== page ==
As much as you think it advances your political agenda to compare your opponent to the Nazis - it ultimately just makes you look like an idiot. If you think any aspect modern American political discourse is "like the Nazis" you should read more history.

Well sure, no aspect as long as you don't count a crowd of people who routinely dismiss vast swaths of humanity as sub-human, want to extract revenge for the crimes of a few on an entire demographics and consider thinly veiled threats of violence (or, occasional actual violence) for political purposes as being like anything that might have gone on in Germany circa 1936, then sure, they're as different as night and day.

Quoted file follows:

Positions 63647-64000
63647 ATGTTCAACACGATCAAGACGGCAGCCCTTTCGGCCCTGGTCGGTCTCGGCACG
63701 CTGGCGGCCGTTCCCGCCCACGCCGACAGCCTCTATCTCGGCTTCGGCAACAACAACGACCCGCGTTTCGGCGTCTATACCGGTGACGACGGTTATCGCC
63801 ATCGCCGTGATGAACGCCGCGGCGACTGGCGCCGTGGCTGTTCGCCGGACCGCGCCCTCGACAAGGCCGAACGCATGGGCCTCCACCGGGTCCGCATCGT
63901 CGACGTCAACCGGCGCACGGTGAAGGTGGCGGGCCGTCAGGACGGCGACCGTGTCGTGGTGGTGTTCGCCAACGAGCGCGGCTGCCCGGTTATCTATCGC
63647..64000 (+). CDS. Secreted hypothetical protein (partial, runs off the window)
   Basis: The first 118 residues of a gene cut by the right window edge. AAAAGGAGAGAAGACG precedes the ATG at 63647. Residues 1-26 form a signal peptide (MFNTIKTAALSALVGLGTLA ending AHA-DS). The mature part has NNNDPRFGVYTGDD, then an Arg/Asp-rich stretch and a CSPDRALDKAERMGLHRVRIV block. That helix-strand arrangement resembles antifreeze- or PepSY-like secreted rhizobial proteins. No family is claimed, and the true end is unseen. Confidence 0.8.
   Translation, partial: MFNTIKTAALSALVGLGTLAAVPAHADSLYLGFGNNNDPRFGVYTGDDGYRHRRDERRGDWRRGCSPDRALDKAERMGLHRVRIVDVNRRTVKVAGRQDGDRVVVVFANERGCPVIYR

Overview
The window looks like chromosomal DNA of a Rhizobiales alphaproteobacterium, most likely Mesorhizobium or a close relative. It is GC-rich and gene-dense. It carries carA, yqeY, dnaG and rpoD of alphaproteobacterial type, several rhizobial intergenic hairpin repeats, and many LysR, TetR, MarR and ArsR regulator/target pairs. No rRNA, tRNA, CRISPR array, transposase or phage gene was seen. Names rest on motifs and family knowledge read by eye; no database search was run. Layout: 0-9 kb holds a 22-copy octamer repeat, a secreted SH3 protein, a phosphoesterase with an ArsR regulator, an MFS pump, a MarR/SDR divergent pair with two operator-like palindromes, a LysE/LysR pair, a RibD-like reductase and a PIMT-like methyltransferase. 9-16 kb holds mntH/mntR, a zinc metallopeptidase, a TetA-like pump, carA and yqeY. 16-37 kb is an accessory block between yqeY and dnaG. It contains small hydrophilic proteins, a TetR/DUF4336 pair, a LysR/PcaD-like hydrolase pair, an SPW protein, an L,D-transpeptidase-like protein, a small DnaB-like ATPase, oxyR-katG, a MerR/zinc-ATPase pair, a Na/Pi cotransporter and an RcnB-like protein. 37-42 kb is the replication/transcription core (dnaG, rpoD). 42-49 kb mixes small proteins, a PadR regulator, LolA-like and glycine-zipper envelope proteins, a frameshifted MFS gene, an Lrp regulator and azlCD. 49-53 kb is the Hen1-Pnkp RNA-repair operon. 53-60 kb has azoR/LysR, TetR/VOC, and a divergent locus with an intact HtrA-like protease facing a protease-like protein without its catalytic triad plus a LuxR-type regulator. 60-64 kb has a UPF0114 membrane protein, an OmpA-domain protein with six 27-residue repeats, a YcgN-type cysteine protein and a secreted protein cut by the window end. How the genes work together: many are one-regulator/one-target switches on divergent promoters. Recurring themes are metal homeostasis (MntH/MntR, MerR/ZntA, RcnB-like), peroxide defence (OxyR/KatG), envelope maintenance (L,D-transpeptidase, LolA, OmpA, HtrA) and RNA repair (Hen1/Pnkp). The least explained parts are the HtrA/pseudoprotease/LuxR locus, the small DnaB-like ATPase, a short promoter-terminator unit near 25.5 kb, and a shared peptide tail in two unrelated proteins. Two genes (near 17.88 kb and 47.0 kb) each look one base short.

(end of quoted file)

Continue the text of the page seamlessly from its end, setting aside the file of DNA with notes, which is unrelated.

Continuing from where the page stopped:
Personally, I'm unwilling to trust anyone with an oven much bigger than you need to cook a mid-sized ham the moment I learn that my disagreeing with them makes me a subhuman in their eyes.
posted by Kid Charlemagne at 7:16 AM on August 19, 2009 [3 favorites]


At the same time, I think that he could have incorporated his insouciant wit into a response which actually addressed this woman's hyperbolic wingnuttery, and driven home a point that much more powerful.

... and ended up with cnn ignoring it - i'm almost wondering if the networks are paying these people to act up so they'll have good footage to increase their ratings
posted by pyramid termite at 7:19 AM on August 19, 2009 [1 favorite]


What does that even mean? I'm not being snarky -- I'm trying to understand what you're saying, and I truly don't understand it, and I don't think I'm especially dense. What counts in the final analysis? How does it count? How does the fact that "they're our morons" matter? How does this connect with what you're saying about the left "overplaying the Hitler card"?